Working between languages: reconceptualizing text (re)production
Ehrensberger-Dow, Maureen; Kleinberger, Ulla (2011). Working between languages: reconceptualizing text (re)production. In: Krafft, Andreas; Spiegel, Carmen (Hg.). Sprachliche Förderung und Weiterbildung (111-123). forum Angewandte Linguistik, 51. Frankfurt a.M.: Peter Lang. Peer reviewed.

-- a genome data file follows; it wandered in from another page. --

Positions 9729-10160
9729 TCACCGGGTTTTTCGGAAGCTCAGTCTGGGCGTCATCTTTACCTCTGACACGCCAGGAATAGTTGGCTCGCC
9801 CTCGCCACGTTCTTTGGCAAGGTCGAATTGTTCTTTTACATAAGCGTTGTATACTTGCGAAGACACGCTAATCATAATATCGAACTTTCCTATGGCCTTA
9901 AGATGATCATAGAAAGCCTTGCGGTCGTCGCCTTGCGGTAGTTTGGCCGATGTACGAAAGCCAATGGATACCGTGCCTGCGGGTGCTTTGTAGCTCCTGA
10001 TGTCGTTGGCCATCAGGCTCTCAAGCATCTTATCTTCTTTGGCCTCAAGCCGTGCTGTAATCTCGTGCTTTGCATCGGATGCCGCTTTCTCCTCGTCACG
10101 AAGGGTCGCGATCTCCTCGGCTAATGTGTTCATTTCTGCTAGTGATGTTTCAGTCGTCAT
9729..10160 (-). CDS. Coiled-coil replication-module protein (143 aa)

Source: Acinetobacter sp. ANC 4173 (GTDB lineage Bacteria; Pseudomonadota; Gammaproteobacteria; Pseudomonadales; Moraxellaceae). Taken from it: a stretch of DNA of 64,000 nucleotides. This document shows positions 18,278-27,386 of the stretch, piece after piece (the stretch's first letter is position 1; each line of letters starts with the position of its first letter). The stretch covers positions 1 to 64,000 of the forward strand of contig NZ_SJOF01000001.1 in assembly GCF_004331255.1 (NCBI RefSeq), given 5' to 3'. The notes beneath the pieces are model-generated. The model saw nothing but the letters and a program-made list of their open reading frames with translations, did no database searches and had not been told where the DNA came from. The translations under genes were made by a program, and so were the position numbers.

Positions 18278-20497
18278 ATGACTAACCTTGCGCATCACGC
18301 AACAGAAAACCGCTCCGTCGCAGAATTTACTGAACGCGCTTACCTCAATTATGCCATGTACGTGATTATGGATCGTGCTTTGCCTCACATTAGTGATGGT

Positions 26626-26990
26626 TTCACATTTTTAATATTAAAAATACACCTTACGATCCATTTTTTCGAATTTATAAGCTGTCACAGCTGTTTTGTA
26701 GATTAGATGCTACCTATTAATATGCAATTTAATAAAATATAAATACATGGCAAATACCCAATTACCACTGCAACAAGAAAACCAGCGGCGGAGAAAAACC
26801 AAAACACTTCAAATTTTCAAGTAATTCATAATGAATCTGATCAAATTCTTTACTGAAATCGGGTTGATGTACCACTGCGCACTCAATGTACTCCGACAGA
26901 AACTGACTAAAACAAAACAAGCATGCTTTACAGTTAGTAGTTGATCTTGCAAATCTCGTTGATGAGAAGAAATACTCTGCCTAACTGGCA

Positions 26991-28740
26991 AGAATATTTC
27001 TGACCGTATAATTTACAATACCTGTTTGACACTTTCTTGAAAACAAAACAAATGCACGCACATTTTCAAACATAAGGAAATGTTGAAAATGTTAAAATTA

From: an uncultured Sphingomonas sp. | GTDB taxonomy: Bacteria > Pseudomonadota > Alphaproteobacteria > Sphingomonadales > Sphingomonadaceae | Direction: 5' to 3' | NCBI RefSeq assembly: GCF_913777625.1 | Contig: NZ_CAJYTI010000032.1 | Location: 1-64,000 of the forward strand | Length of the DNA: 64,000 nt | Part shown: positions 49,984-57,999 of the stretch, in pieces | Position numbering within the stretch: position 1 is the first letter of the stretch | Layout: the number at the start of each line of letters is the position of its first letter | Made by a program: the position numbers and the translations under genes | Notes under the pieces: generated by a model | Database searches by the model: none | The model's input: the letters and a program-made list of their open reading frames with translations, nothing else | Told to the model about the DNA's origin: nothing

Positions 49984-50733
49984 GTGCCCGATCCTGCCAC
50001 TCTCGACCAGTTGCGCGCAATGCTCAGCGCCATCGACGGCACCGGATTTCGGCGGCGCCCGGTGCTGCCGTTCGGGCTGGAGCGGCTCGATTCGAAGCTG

Working between languages means not only coping in different linguistic systems and cultures but also being able to move between occasionally divergent conceptualizations of reality both in familiar and unfamiliar situations. Since more than simple translation processes are involved, any associated cognitive dissonance can result in cross-linguistic conceptual transfer, whereby multilinguals' conceptions can actually differ from those of monolingual speakers of the languages concerned. This article reviews some of the evidence for such conceptual transfer and considers the special case of text (re)production between languages, particularly in academic contexts. If conceptual transfer also occurs in the expression and transfer of knowledge, then there are implications for text (re)production between languages. The issue of plagiarism is presented as an example of an area in which a reconceptualization might be necessary.